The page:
The Financial Times mapped how current trends in climate change exacerbate global inequity. Image: Screenshot, Financial Times
Gender balance and diversity are longstanding issues in the Hollywood movie business. According to an analysis by Axios, Marvel Studios, which has contributed to the problem for years, has improved in its recent slate of productions. Our weekly NodeXL and human curation of the most popular data journalism stories on Twitter also looks at the proliferation of shooting clubs in Brazil, US midterm election trackers, representation at COP27, and toxic tweets.
Diversity in the Marvel Cinematic Universe
“She-Hulk,” “Ms Marvel,” “Hawkeye,” “Eternals,” “Black Widow”: These latest entertainment features from Marvel Studios are led by women or persons of color. But the Marvel Cinematic Universe, which launched in 2008, hasn’t always been this diverse. In its first decade, Marvel’s blockbuster films all featured white male leads. The release of “Black Panther” in 2018 marked a turning point for the production studio, which then started to increasingly showcase persons of color or females as titular characters. Axios analyzed 36 film and television projects over 14 years to find out how representation and gender parity in Marvel movies has changed over time.
Shooting Clubs in Brazil
Gun laws in Brazil were eased during outgoing Brazilian President Jair Bolsonaro’s time in office, which triggered a boom in firearm ownership and an explosion of new shooting clubs across the country. In this two-part investigation, The Intercept Brasil spent months researching and mapping the number of gun clubs in the Amazon region, as well as investigating their impact on Indigenous peoples and their land.
Tracking US Midterm Election Results
While most news organizations were tracking the general results of the US midterm elections, The Washington Post was keeping tabs on the wins and losses by candidates who have questioned Joe Biden’s presidential election win in 2020. As of yesterday, 176 out of the 291 Republican candidates who are also “election deniers” have won their electoral races. The Post is also monitoring victories in nine key states that have the potential to directly affect access to abortion laws. Bonus: Developer and designer Will Chase posted a collection of cartograms in a tweet thread, offering us a quick look at the different ways various news organizations are visualizing the midterm election results.
Campaign Logo Quiz
With hundreds of US Congress seats up for election in the US midterms, the country has been awash with campaign materials featuring candidates’ individual electoral insignias. Do the logos of these candidates follow a pattern according to their political party affiliation? Bloomberg created a quiz for readers to see if they can spot a Democrat or a Republican based on their icons. Also, see The Center for American Politics and Design’s database of campaign logos collected since 2018.
Global Presence at COP27
The 2022 United Nations Climate Change Conference (COP27), expected to be the second-best attended event in its history, ends today. Using data from UN’s provisional list of participants, Carbon Brief analyzed the representation of delegates by country, gender, and group at the big climate event and compared it with past conferences.
How Climate Change Drives Inequity
According to new research from the Climate Impact Lab and the United Nations Development Programme, climate change disproportionately affects poorer countries. The Financial Times visualized the data on how climate change could increase mortality rates, how demand for electricity will increase to cope with global warming, and how extreme heat will impact the labor market.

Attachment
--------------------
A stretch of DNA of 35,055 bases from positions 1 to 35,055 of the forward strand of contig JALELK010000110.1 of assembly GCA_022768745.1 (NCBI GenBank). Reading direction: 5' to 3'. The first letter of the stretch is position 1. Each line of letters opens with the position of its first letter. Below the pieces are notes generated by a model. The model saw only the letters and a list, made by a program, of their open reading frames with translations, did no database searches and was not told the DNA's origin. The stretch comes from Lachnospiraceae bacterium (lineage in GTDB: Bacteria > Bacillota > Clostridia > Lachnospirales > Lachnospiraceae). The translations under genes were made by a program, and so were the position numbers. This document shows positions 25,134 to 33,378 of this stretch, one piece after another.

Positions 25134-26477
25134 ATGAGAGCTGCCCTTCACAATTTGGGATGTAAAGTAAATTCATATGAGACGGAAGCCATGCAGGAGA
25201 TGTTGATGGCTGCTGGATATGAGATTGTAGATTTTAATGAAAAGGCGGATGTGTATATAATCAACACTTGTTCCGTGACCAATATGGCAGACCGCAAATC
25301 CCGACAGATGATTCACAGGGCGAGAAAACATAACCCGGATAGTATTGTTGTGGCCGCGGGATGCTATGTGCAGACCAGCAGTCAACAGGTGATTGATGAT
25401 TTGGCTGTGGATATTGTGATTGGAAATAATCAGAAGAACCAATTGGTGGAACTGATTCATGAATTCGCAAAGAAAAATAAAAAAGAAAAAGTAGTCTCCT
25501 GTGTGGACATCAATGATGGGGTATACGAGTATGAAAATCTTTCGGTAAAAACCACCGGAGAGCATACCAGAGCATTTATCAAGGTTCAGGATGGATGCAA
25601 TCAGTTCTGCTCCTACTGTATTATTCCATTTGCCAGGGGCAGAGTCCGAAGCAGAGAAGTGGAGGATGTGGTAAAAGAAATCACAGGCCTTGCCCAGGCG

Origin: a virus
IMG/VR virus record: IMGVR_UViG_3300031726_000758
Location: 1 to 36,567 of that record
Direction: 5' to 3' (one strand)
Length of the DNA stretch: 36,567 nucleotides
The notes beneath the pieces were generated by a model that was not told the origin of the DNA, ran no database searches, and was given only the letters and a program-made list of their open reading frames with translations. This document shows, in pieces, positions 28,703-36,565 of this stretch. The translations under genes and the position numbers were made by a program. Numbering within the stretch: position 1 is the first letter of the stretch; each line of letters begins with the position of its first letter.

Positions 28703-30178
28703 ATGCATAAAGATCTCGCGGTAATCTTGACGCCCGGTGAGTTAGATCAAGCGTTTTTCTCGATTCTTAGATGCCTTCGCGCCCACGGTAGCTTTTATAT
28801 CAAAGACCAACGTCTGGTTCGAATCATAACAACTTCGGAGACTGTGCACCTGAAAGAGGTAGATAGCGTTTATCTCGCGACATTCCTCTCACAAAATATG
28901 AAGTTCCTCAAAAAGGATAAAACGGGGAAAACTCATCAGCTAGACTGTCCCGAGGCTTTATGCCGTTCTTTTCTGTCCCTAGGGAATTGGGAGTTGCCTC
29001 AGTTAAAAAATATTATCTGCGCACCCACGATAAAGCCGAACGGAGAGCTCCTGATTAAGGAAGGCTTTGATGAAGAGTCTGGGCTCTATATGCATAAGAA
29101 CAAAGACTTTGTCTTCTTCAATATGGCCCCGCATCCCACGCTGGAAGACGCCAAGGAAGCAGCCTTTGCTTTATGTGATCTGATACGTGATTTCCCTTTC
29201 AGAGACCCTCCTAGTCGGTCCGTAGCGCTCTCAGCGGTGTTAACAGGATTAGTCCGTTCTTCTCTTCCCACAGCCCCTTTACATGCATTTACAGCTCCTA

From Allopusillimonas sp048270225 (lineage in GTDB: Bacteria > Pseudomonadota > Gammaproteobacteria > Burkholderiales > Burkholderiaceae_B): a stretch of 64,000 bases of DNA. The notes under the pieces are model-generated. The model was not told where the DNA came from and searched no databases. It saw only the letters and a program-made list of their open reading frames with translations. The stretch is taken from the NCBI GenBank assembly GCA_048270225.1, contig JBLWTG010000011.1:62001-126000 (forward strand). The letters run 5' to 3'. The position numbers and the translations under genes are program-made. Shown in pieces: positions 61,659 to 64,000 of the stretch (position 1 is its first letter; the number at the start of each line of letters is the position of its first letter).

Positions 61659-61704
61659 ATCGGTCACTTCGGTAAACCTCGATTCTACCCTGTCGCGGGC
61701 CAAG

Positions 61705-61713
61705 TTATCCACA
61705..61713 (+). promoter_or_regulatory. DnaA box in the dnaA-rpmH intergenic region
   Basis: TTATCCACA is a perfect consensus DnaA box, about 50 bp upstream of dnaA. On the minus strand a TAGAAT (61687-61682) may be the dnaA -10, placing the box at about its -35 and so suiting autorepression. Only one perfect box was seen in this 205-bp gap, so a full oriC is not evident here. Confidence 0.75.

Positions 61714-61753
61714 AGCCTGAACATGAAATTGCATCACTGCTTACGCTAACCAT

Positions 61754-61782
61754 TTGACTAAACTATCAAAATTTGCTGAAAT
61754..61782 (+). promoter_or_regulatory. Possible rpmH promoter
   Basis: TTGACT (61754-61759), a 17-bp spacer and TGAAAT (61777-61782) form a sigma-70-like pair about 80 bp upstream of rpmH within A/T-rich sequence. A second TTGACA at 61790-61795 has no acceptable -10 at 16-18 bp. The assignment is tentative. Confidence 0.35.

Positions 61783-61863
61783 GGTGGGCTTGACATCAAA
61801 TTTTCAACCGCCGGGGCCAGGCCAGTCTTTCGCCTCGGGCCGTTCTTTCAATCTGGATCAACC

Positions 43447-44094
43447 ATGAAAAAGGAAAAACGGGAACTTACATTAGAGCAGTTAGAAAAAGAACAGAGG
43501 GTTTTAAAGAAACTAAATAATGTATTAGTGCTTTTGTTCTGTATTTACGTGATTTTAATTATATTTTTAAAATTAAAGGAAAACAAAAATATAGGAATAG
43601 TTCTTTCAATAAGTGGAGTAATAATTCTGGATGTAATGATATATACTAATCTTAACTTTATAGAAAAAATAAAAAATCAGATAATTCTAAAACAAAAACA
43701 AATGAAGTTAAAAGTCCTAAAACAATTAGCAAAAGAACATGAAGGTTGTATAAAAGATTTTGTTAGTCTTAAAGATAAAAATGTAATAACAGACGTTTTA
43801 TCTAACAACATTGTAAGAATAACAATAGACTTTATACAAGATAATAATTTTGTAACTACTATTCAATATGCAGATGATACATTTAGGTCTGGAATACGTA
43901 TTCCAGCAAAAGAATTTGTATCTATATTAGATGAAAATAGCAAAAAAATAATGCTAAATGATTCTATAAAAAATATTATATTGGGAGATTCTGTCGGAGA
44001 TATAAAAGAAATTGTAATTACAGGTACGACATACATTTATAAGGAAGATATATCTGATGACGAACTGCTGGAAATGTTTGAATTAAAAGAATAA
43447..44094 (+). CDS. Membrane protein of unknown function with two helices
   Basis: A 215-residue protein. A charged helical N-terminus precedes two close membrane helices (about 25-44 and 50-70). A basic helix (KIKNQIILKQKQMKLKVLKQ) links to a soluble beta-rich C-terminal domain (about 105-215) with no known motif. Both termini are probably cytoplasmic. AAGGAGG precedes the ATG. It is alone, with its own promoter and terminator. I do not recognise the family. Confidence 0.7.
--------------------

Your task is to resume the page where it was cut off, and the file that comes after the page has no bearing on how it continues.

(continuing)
It may come as no surprise that Twitter suffers from a problem of online abuse and harassment, and that women usually bear the brunt of it. Using a tool developed by Jigsaw, the BBC analyzed three million tweets aimed at the members of the UK Parliament over six weeks in March and April this year. It found that more than 130,000 of those tweets, or one in 20, were extreme or abusive.
Female Incarceration Rates in Costa Rica
The number of women in prison in Costa Rica has been increasing for years — doubling in the last two decades, according to a data analysis by independent journalism platform La Data Cuenta. Journalists looked at other statistics in the country, such as unemployment and income, with a gendered perspective, in an attempt to find out factors that may have contributed to the increase. They also dug into the reasons for incarceration and the types of sentences meted out by judges.
Lack of Transparency in Spain
Members of Spain’s legislative branch, the Congress of Deputies, is required by law to disclose their meetings with lobbyists and private interest groups. But according to an analysis of public records by Spanish digital newspaper El Confidencial, more than half of the legislators fail to do so. The newsroom created a searchable database for readers to find out the names, companies, or organizations that have met with members of Congress.
European History Visualized
How well do you know European history? This animated video set to classical music shows a chronological timeline of Europe’s significant events from 1444’s Crusade of Varna to 2022’s Russian invasion of Ukraine. Territories are depicted using balls, with their size roughly corresponding to the country’s relative size, economic power, military might, population, and influence on the continent. Statistician Nathan Yau wrote about the video in his blog.
Eunice Au is GIJN’s global team manager. Previously, she was a Malaysia correspondent for Singapore’s The Straits Times, and a journalist at Malaysia’s New Straits Times. She has also written for The Sun, Malaysian Today, and Madam Chair.